shiitake for you

what’s in the brown bags??

shiitake in a sack


shiitake in a sack, for you!!




3/4 pound

After a few more years of growing these shiitake, and enjoying them all along, I’m going to update our experience with the stems.


yep, the stems


Don’t worry much about them at all. Chop them with your knife. Slice them thin. Even throw them in whole. No sweat, we feel. They’re delicious. The “excessive chewiness”, is not excessive. Don’t worry ’bout it.

Many people’s critique of mushrooms is their mushy-ness, their squishiness, their texture. The stems lend a nice chew, we think.


this is what we’d said before, largely based upon hearsay and other’s experience: I still think it’s great advice and guidance. We’re just not nearly as concerned about the stems being “excessively chewy”.

Shiitake stems should be removed from caps. Simply break them away. If you feel any “cleaning” of these mushrooms is necessary, use a mushroom brush or a very soft, never-used-for-painting paint brush (that’s what we use. very soft. very fast). The stems are very tastey, but very tough. Don’t discard so much taste! You can immediately chop the stems, fresh, in your food processor. Let the machine deal with the toughness, not your mouth! Then include in your mushroom  prep, or store separate to use later in soups or stocks or teas (the stems are diced, of course, and work really well in a soup or stock, or eggs!).


For some fantastic information,

some great recipes,

check out the Mushrooming Together blog.


Here’s some valuable information I will share with you. The source is Field & Forest Products

Putting Up Your Harvest:“Too Many Mushrooms!” This happy complaint is always followed by a request for advice on the best way to preserve them… All mushrooms keep their freshest taste when sliced or chopped, sauteed with a bit of butter or oil, and then placed in the freezer. Freeze in amounts that you’ll most frequently use for one dish, usually 1-2 cups. Experiment with additions: Shiitake sauteed qwith onion, garlic and a pinch of salt, add a dash of soy sauce; Oyster mushrooms with onion and chopped red pepper; Wine Caps with walnut oil and  thyme. A cup of these mushrooms thawed and heated can make a delicious, quick meal when used as a burrito filling, a topping for eggs or meats, or when blended to make soup.

….Most mushrooms can also be dried, but many often lose much of their flavor once rehydrated. Exceptional successes can be achieved with both Shiitake and Maitake. Shiitake can be dried as whole caps or slices; stems can also be dried and pulverized for adding flavor to stews and soups.

Medicine and Mushrooms:The western world is slowly discovering what Asian herbalists have known for thousands of years… that, apart from their nutritional value, mushrooms are good for you! In Asia, mushrooms have traditionally been prescribed in conjunction with chemotherapies and other therapies we label “alternative”. In recent years western medicine has taken a more serious look at the potential medicinal properties of various mushroom species. Though studies are ongoing, some promising results have surfaced which link mushroom components with aiding treatments for cancer, diabetes, high cholesterol and Alzheimer’s disease….

Shiitake  (Lentinula edodes), is prized for anticancer effects, immune system boosting and reducing cholesterol. It is also a good source of protein.


Here’s some interesting info too, from Eden Foods

Mushrooms are the only source of Vitamin D in the vegetable kingdom

Mushrooms convert UV light into Vitamin D, as does the human body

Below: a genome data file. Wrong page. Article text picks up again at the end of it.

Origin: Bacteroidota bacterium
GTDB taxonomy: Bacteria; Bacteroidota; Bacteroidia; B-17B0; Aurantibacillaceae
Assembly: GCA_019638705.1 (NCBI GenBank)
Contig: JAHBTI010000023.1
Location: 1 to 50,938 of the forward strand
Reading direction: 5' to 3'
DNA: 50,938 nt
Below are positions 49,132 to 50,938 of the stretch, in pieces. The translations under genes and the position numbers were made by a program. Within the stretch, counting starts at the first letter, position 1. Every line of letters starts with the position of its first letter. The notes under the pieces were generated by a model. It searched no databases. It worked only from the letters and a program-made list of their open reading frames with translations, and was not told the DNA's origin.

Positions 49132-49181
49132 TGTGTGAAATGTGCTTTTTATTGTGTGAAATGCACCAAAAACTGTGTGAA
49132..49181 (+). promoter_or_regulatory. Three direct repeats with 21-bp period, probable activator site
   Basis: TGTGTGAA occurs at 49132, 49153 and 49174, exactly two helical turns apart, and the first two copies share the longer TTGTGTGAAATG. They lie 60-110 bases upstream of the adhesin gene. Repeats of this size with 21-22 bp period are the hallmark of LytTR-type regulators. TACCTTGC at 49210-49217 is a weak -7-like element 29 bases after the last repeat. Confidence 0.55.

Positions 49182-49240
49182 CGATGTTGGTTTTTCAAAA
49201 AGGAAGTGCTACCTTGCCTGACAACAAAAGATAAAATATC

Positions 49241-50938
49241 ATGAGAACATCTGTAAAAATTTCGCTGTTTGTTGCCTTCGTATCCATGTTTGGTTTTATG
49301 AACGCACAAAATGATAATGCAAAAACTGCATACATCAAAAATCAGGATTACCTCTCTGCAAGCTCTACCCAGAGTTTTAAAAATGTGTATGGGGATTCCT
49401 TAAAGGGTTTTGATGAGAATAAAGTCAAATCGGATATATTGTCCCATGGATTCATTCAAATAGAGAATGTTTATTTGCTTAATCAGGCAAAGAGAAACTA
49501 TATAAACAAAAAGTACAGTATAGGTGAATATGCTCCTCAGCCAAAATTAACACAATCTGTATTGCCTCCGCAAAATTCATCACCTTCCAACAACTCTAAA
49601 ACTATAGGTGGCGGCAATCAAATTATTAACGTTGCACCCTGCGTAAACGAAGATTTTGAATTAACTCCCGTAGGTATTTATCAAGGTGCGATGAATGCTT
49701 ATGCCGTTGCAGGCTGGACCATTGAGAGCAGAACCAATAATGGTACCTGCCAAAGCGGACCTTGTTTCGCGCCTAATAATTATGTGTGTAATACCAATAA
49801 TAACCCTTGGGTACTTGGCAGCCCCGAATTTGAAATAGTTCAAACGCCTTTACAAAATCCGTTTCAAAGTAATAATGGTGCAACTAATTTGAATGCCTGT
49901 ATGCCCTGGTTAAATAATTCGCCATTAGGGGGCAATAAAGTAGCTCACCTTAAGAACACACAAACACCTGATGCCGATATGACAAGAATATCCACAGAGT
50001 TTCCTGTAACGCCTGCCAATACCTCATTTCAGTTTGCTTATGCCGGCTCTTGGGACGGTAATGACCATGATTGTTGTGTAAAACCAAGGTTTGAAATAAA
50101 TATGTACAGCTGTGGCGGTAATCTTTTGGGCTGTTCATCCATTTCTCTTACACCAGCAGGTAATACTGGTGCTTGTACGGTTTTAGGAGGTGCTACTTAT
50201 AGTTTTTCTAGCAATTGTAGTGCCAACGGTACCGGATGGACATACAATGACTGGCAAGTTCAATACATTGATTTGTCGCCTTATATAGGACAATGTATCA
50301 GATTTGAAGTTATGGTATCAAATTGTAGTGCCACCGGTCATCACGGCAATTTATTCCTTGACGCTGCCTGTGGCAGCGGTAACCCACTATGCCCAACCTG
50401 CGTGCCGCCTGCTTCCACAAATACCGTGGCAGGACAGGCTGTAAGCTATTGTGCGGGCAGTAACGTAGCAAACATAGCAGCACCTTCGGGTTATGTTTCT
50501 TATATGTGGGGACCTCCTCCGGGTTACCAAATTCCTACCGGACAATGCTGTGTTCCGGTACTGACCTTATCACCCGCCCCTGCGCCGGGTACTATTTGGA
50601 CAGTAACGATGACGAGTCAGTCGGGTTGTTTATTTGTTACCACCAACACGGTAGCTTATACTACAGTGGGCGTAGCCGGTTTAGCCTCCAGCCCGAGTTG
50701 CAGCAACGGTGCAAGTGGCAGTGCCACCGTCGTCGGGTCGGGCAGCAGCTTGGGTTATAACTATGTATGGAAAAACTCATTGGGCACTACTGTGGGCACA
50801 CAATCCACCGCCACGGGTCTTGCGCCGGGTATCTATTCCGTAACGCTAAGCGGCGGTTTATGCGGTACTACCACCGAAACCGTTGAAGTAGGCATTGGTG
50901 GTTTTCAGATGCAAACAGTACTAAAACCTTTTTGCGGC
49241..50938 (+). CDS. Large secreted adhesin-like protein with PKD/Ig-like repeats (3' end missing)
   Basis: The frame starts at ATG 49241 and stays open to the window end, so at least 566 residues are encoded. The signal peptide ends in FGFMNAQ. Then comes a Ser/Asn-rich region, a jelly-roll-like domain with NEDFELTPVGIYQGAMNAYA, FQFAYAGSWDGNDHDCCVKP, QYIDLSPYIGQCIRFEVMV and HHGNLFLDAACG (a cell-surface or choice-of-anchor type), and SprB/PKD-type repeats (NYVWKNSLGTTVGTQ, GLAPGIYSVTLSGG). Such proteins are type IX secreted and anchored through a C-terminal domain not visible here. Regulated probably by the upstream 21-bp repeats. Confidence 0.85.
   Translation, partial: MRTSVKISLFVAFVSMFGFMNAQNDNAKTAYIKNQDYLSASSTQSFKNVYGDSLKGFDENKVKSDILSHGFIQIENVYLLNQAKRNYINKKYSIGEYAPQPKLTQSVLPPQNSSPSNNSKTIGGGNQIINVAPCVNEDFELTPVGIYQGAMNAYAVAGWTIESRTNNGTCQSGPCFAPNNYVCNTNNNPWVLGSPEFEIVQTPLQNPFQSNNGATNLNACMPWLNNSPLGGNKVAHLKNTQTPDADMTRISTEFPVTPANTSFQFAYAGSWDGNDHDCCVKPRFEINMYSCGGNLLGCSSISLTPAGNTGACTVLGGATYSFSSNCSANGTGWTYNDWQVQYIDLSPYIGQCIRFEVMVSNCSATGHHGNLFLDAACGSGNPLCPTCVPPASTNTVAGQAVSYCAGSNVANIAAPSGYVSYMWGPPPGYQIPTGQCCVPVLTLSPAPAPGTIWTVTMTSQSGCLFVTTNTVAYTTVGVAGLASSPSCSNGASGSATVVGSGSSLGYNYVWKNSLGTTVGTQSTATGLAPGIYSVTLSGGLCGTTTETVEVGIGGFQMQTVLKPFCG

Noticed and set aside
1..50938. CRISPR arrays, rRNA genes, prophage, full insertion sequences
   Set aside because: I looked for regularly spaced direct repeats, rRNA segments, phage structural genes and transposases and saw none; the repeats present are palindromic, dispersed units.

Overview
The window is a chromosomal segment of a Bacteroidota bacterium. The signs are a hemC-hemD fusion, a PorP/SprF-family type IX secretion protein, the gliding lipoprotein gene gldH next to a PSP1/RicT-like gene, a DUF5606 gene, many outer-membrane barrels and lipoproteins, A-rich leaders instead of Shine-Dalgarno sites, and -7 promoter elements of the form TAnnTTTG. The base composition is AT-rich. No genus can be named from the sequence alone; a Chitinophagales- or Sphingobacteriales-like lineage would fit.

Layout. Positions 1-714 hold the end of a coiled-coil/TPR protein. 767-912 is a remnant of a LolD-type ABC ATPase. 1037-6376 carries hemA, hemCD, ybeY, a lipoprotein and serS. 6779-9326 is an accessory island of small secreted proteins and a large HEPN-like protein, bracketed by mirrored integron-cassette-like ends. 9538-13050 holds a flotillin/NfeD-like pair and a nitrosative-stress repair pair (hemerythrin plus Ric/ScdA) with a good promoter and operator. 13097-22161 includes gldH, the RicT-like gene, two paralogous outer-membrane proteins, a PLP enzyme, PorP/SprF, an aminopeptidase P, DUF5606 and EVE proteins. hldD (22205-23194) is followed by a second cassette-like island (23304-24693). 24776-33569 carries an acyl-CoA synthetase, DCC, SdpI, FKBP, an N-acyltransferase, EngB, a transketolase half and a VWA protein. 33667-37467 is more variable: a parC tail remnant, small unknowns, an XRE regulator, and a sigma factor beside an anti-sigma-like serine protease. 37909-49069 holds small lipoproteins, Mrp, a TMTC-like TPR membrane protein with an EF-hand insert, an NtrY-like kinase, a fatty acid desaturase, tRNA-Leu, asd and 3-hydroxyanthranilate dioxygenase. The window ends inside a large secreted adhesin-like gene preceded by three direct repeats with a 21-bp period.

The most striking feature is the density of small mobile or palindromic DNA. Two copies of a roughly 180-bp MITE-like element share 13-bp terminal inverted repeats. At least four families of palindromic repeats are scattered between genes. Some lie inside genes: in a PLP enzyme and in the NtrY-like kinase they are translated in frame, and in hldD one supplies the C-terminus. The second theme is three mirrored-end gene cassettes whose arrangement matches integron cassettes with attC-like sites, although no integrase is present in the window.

All mushrooms contain Vitamin D2

Mushrooms grown outdoors (all of ours are), exposed to natural UV light, are higher in Vitamin D

Dried mushrooms have higher Vitamin D than fresh

Vitamin D is a powerful immune enhancer

Vitamin D is a fat soluble vitamin we humans acquire from exposure to sunlight or from foods containing it.

(source Eden Foods)


Garlic Harvest Party 2014! WOW, now that was a party!


Thank you to all the many who contributed so much to the 10th annual garlic harvest party. Your efforts really surpassed any and all expectations! Thank you greatly!


community supported garlic!


We’d like to send a great big Thank You to all the many who chipped in so generously throughout the day! We had many, many helping hands. The level of enthusiasm was really invigorating for us all. The time was very well spent, people visited throughout, enjoyed the wonderful company. Worked and Ate. Oh boy did we eat!

(I asked our daughters to help with photos this year (we again got mostly work-centric photos) - and I’m going to ask all you’s who took photos to send ‘em along too – oh yes, and recipes from your potluck contributions too. Thanks!)


anybody got some photos of the fun??


recipes of your potluck dish??


thank you!


“Our families so glad you let us

be a part of this!”



kids garlic harvest party 2014

 I tallied some 36 people throughout the day,

amongst them at least 11 children. This was great fun for all. Thank You!



“wow – now that was a party!”



harvesters garlic 2014


“It’s good to work really hard…

now and again.”

(mark b)


garlic "neckers" 2014


“I’ve never been part

of such a big group effort.

This was so neat….

I looked around,

there was so much going on…

Everyone doing something,

how could I not help!”




“We need to make a cookbook:

the 10th annual

garlic harvest party




“We need to do this more than once per year!”

(mark w)

recipes from the Garlic Harvest party



And before I share my recipes, I need a solemn promise that Kate will share EXACTLY what she put in her kimchi because I loved it and want to make some just like it.  It was just great, even in the “unripe” state. ~Angie F


Kate, the pressure’s on to share the Kimchi recipe!



Avocado Corn Salsa

from Angie F

1 & 2/3 cup corn (great use for any leftover corn on the cob, and frozen works too)

2 large cans olive, drained & chopped

1 med. red onion, chopped

1 sweet red pepper, chopped

5 garlic cloves, minced

1/4 c lemon juice

3 TB apple cider vinegar

1/2 tsp salt

1/2 tsp pepper

4 med. ripe avocados

In large bowl, combine all vegetables except avocados.

In smaller bowl, combine garlic, lemon juice, vinegar, s&p. Mix well, pour over corn mixture.

Toss to coat.

If you’re a plan-aheady type person, cover and refrigerate overnight.

If you’re hungry, no biggie, proceed. It will still be good.

Just before serving, peel and chop avocados and stir into salsa.



Clafouti (Fruit Custard)

from Angie F


Seasonal fruit, washed & pitted if necessary (2 different types of fruit is especially nice, like nectarines + blueberries)

4 large eggs

3/4 c sugar

1 cup milk

1 TB cognac or rum

2 tsp vanilla

1/2 tsp baking powder

3/4 c flour